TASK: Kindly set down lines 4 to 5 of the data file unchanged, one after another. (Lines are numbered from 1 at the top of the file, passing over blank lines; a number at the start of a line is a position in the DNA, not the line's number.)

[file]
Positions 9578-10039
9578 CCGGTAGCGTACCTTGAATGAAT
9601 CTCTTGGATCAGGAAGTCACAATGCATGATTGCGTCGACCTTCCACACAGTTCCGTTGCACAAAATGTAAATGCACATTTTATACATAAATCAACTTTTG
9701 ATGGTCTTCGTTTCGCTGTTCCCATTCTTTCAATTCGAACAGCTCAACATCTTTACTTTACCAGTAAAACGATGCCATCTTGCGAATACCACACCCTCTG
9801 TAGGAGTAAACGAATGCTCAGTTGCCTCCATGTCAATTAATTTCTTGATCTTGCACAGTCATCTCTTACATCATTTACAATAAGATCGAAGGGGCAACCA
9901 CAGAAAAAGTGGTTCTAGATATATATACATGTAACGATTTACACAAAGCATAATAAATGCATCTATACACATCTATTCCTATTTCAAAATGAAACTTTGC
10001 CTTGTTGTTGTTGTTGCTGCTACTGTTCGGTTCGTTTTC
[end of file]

9701 ATGGTCTTCGTTTCGCTGTTCCCATTCTTTCAATTCGAACAGCTCAACATCTTTACTTTACCAGTAAAACGATGCCATCTTGCGAATACCACACCCTCTG
9801 TAGGAGTAAACGAATGCTCAGTTGCCTCCATGTCAATTAATTTCTTGATCTTGCACAGTCATCTCTTACATCATTTACAATAAGATCGAAGGGGCAACCA